Pepperdine Voice Magazine
Call Me Tank
Michael "Tank" Gonzales Swaps Gang Life for the Legal Profession.
by Sarah Fisher
Michael "Tank" Gonzales (JD '08) isn't an average alumnus of the Pepperdine School of Law. Former gang member, construction worker, and professional boxer, the soon-to-be lawyer stood out last May as he accepted his diploma amidst cheers from tattooed friends from his old neighborhood.
Growing up on the tough streets of Pacoima, California, education wasn't a consideration for Gonzales and his friends. His parents, however, demanded that he finish high school—something they hadn't been able to do. Then his father cut a deal with him: if Gonzales attended college in the evenings, he would be given a job in daytime construction.
Known around the streets of Pacoima for being fearless, his reputation for fighting earned him the nickname Tank. It stuck. Even School of Law dean Ken Starr fondly calls him Tank. During his construction years Gonzales got into boxing, and channeled his fighting ability into training for a professional boxing career.
"I got my bachelor's degree, but boxing was my focus," he explains. "I ended up blowing out my knee when training. So I was talking to my cousin and he jokingly threw out, 'You should go to law school.' Then he started laughing and said, 'People like us don't go to law school!'"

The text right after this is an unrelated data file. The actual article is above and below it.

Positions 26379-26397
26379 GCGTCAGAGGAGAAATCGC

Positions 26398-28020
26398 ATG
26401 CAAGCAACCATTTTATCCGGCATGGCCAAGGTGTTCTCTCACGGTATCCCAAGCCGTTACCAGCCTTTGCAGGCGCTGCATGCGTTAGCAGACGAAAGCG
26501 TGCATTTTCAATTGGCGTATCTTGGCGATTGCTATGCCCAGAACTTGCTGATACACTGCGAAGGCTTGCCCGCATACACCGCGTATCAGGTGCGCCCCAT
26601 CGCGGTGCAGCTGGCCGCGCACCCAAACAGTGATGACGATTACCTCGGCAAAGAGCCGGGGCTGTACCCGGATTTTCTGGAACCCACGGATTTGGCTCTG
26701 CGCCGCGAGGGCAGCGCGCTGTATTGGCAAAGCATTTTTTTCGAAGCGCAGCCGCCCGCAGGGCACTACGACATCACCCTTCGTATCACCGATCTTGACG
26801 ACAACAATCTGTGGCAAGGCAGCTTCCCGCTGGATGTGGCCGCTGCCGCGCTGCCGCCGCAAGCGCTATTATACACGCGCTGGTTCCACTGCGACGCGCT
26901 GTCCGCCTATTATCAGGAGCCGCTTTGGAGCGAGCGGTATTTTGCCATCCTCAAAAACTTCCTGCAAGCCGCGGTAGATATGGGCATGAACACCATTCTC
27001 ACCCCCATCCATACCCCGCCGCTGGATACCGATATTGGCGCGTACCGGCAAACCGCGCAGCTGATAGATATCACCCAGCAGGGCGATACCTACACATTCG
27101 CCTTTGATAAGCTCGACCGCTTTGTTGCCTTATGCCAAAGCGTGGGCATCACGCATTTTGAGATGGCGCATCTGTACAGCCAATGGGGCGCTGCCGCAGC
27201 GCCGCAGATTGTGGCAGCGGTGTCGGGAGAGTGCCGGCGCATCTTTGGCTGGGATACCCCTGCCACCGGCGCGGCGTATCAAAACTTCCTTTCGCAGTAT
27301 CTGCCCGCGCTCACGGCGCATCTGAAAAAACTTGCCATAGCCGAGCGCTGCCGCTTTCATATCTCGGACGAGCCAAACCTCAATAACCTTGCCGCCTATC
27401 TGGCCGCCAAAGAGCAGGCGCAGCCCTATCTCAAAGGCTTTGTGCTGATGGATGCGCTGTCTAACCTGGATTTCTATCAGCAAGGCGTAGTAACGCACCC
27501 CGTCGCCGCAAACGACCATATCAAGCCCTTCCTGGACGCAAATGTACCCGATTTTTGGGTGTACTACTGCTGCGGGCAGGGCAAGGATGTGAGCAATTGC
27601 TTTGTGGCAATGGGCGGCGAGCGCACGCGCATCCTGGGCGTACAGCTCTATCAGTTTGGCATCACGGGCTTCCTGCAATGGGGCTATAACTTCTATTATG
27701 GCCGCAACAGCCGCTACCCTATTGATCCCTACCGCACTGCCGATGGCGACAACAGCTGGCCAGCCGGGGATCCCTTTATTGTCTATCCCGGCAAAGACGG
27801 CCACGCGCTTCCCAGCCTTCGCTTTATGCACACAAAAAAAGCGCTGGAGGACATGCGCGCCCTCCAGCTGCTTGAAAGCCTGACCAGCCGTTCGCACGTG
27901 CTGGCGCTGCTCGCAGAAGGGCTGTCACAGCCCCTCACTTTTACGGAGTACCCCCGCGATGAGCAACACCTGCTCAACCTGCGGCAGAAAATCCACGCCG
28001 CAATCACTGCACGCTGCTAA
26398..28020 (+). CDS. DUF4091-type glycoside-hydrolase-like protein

Gonzales made a snap decision to do it, and received a scholarship to Pepperdine. He worked through law school at Countrywide Financial in an internship created especially for him. With his experience in business law, he's now trying to decide what kind of lawyer he wants to be.
"I feel that being the only person who made it out, I'm here for a purpose. I've done all my work in business but my heart is with all my buddies. Do I chase money, or do I sacrifice that and work for the betterment of everybody?"
Despite the huge gap between what the future holds for a gang member and what the future now holds for Gonzales, his Pacoima friends have big dreams for their boy-gone-good. While Gonzales took care of his best friend Jessie's young daughter during a prison stint, Jessie wrote letters from his cell to push his friend away from the gang lifestyle.
"When you have impoverished conditions then people live a certain way," Gonzales says, paraphrasing what he learned in his sociology course work at Cal State Northridge. "A lot of things in the hood are never going to change, and that's life."
Statistically, he notes, he should be dead or in prison, like many of his friends.
'There's a reason why the bullets always missed me," he says, thinking about his future. "I just don't know what that reason is yet."